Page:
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Film: Morozko

"Well, Mike - I guess this is just a Magical Land. (Beat) I hate magical lands."
Crow T. Robot, Mystery Science Theater 3000

This 1964 comedic Soviet fairy tale film tells the story of the young maiden Nastenka, and her suitor, Ivan. Nastenka is a sweet, innocent girl who's tormented by both her evil stepmother and her spoiled, ugly stepsister, Marfushka, to the point where her father's ordered to dump her out in the woods. The vain and foolhardy Ivan insults the elderly Father Mushroom and is turned into a bear because of his pride. Despite these and many other obstacles, including constant interference from the witch Baba Yaga, the two lovers finally reunite with the help of the titular character Morozko (a.k.a. Jack Frost or Father Frost), get married, and live happily ever after.

This film gained a cult following among Czechoslovak TV viewers (to the point that it's a staple of Christmas broadcasting in Czechia and Slovakia to this day), as well as among fans of vintage foreign fantasy films. In 1966 it was released in the United States as Jack Frost. This version got riffed by the crew of Mystery Science Theater 3000 during the 90s. In 2011, the film recieved a remake as a musical-comedy that featured such reimagining as the scene where Ivan revives Nastenka featuring a parody of "I Will Survive."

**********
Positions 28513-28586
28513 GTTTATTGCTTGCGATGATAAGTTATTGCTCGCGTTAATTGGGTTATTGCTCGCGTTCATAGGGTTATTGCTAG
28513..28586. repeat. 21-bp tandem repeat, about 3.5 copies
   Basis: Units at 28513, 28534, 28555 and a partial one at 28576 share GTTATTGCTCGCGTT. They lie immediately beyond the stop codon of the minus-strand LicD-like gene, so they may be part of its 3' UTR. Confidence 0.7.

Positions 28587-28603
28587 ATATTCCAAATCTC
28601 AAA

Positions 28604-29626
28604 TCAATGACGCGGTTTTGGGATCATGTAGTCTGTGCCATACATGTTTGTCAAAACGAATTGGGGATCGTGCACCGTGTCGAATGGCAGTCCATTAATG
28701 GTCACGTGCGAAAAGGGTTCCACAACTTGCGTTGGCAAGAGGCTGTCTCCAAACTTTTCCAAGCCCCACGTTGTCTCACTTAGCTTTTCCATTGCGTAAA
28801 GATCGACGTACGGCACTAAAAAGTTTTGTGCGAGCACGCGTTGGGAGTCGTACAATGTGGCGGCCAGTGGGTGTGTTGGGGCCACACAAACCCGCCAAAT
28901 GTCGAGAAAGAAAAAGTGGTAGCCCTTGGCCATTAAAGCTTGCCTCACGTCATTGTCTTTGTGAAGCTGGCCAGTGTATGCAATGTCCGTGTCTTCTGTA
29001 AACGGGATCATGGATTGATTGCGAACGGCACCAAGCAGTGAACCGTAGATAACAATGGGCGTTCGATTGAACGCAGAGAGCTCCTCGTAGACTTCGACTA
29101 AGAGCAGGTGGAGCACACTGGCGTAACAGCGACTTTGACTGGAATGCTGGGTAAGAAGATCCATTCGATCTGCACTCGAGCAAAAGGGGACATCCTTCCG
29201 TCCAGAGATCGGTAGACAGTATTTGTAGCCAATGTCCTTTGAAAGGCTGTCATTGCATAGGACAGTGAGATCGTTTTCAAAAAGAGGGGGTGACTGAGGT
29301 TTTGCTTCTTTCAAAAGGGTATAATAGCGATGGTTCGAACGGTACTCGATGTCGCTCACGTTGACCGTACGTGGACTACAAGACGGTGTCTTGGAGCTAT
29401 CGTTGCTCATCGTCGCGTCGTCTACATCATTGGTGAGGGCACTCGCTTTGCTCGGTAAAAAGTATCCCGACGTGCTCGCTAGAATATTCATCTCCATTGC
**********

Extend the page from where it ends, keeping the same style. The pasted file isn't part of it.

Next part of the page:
Not to be confused with the film about a killer snowman, or the other film about a friendly snowman.

For the Mystery Science Theater 3000 version, please go to the episode recap page.


Provides examples of:

  • Aborted Arc: So... Nastenka is favored over Marfusha by a suitor. This causes the Wicked Stepmother to banish Nastenka. However, what happened to the suitor and his mother? Did they suddenly lose interest in Nastenka? Obviously, Nastenka was never interested in the suitor. She loved Ivan.
  • Adaptation Expansion: The original fairy tale only covered Morozko rescuing and rewarding the Nastenka character for refusing help even while freezing to death, and him later punishing her stepsister for trying to trick him.
  • Affectionate Parody: While the film has serious moments, it's also an unabashed comedy that parodies typical Russian fairytale plots and stock Russian fairytale characters in a good-natured way (hence the somewhat Fantasy Kitchen Sink approach).
  • Animorphism: Ivan being turned into a bear.
  • Baba Yaga: Called "the Hunchbacked Fairy" in the English dub, for reasons lost to the wit of man. Other than the hut she seems like a generic witch and nowhere near the character's usual power level.